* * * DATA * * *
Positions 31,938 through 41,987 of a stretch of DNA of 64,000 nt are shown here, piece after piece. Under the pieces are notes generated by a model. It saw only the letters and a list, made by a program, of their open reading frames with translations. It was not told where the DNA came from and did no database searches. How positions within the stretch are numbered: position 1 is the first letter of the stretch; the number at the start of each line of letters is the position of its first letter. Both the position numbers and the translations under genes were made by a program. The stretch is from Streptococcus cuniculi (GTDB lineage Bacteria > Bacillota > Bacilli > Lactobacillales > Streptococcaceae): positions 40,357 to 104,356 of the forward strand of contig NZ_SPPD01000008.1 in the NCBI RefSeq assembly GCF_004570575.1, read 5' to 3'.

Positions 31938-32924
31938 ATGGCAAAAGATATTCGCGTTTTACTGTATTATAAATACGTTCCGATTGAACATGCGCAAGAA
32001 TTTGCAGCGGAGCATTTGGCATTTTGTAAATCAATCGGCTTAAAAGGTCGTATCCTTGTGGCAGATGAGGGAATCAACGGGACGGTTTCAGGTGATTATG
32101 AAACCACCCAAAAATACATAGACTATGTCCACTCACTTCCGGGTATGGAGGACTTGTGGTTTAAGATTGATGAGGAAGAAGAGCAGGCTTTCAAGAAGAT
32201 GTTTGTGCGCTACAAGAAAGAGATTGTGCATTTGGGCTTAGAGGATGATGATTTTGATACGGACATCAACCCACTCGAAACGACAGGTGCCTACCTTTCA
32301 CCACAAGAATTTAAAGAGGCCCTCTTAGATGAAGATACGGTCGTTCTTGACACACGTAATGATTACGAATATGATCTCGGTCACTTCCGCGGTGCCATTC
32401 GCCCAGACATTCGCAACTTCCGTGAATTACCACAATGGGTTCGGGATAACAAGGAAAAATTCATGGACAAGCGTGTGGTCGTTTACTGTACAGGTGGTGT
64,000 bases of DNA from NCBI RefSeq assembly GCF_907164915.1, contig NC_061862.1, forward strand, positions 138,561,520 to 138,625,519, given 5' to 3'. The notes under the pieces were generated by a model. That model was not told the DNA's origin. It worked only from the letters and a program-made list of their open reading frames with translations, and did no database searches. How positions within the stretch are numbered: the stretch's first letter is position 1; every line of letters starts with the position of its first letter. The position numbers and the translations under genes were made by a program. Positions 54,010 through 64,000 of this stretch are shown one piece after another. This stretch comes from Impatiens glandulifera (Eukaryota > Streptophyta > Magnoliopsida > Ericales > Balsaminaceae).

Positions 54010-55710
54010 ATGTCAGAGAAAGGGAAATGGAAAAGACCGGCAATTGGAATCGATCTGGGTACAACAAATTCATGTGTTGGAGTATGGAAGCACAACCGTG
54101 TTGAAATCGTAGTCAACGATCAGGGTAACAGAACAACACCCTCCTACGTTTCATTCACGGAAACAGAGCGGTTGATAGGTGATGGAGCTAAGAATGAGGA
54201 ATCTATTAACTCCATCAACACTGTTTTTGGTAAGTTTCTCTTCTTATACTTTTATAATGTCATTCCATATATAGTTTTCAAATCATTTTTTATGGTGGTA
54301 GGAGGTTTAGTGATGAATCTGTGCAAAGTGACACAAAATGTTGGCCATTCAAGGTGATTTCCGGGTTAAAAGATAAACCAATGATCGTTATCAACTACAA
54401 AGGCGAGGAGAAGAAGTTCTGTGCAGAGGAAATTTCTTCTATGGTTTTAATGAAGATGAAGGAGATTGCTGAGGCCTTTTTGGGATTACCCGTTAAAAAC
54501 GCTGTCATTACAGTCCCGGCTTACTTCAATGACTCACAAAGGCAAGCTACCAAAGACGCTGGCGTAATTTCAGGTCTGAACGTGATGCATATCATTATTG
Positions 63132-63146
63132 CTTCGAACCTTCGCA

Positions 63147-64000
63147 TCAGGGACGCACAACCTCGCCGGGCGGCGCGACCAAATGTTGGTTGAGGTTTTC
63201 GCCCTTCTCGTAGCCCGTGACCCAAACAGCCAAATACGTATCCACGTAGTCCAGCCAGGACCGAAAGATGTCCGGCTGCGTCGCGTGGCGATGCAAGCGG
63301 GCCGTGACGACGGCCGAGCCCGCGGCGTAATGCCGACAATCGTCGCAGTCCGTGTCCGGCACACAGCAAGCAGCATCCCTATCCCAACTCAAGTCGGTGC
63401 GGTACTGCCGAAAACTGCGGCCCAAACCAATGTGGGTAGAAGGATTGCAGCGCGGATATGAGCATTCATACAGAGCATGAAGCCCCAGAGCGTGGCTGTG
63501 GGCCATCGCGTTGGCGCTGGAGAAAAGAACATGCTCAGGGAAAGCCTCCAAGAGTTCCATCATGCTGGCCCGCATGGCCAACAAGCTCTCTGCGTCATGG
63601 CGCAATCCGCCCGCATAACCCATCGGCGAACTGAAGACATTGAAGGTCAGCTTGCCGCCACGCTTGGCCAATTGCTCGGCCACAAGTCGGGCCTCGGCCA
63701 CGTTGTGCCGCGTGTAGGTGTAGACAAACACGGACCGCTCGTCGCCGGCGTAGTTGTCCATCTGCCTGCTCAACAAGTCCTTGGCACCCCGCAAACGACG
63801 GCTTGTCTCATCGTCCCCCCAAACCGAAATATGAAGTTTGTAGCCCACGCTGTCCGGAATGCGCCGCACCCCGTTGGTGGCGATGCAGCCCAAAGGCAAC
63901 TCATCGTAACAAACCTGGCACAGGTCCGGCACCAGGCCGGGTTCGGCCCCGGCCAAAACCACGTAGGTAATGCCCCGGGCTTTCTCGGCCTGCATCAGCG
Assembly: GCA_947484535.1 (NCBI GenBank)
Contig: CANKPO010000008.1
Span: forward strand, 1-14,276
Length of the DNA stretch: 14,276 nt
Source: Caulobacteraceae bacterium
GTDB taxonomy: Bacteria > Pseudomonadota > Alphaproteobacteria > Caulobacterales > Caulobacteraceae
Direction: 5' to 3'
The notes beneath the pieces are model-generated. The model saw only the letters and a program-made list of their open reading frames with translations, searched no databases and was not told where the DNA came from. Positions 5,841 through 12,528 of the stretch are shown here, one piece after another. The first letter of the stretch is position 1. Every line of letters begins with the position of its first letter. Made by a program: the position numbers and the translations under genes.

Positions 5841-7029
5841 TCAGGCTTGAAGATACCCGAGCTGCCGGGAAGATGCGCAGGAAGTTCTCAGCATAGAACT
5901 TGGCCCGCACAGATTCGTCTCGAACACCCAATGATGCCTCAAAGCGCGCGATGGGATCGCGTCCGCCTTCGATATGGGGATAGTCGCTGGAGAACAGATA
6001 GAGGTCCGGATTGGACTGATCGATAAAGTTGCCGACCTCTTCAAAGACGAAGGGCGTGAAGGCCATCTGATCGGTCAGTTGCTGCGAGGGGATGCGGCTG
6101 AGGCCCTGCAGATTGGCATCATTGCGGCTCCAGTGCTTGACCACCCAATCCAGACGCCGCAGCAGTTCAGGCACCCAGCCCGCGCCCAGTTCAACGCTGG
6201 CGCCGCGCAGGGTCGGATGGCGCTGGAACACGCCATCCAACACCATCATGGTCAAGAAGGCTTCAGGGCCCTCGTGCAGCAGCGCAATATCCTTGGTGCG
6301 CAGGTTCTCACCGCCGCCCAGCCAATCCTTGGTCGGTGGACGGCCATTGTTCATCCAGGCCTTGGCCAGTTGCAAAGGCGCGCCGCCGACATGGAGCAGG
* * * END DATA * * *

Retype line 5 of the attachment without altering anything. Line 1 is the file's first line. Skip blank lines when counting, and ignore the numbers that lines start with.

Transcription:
32101 AAACCACCCAAAAATACATAGACTATGTCCACTCACTTCCGGGTATGGAGGACTTGTGGTTTAAGATTGATGAGGAAGAAGAGCAGGCTTTCAAGAAGAT